Nairobi — The Water Act may have to be changed to accommodate the participation of private investors in supplying the key necessity.
A study commissioned by the World Bank and the Public-Private Infrastructure Advisory Facility (PPIAF) faults the piece of legislation, saying it was developed with restructuring, rather than private sector participation in mind.
Plans by the government, encouraged by the lender community, to privatise the provision of water and sanitation services in major towns have sparked major controversy.
The issue was expected to be a major flashpoint at yesterday's conference as the delegates retreated into sector-specific so-called break-out sessions which were closed to the media.
These were meant to come up with the optimal strategy for the involvement of private business in building and running Kenyan roads, rail, water and sanitation, ports and airports, telecommunications and energy.
Plans by the government to cede provision of water services to profiteers has been met by loud resistance from an organised lobby fronted by non-governmental organisations and other civic agencies.
They argue that water is a basic human right whose provision should not be tied to the vagaries of price, demand and supply and cite several countries where similar initiatives failed to improve access. They favour greater efficiency among existing suppliers.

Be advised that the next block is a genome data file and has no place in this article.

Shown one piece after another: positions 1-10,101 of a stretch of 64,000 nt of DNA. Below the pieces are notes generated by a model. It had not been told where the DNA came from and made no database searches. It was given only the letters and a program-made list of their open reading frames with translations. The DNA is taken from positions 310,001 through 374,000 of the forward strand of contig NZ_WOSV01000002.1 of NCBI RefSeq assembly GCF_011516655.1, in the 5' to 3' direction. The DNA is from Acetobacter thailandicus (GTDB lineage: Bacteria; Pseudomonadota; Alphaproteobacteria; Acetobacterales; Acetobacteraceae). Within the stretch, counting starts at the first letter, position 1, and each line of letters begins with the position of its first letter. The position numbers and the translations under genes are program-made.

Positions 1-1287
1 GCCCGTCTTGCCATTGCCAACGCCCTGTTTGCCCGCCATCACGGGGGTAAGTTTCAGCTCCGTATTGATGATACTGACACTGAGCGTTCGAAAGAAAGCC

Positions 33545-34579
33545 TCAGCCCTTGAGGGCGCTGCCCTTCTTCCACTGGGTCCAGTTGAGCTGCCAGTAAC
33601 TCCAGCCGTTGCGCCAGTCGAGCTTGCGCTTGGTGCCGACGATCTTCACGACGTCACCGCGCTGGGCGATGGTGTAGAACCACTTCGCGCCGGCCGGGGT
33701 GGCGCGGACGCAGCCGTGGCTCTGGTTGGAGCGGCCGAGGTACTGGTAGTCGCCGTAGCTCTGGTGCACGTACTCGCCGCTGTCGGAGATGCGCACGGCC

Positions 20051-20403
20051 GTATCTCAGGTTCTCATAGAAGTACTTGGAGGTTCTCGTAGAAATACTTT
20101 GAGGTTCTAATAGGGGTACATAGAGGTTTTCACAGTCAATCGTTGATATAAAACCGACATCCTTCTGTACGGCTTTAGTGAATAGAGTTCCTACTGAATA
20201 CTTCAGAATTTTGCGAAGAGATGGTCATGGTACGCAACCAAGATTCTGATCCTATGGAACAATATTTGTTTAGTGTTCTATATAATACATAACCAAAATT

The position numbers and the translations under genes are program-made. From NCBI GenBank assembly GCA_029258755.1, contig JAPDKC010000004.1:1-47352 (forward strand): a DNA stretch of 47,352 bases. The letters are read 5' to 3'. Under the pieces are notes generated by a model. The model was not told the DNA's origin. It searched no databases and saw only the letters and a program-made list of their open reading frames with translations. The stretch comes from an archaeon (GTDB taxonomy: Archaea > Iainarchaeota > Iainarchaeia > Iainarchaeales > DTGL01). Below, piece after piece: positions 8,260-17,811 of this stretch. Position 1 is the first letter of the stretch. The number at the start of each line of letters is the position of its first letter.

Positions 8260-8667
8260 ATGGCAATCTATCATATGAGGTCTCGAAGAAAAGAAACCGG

Even then, it would appear that the government has already made up its mind and is continuing with the privatisation programme.
In Nairobi, a Water Service Board has been established, while studies done in Nairobi, Mombasa and the Coast have recommended a lease as the appropriate option for involving private business.
A similar study has been commissioned for the third city of Kisumu, while in Malindi a private investor is already in business, the beneficiary of a management contract with that town's local authority.
According to the report by the advisory body and the World Bank, access to safe water is only 65 per cent in urban and 35 per cent in rural areas. Almost a third of the population lacks decent sanitation services.
It is estimated that an investment of $1.4 billion (Sh93.8 billion)-which denotes about 40 per cent of the country's total budget-would be needed for immediate rehabilitation and medium-term expansion of piped water supply and sanitation systems in the country.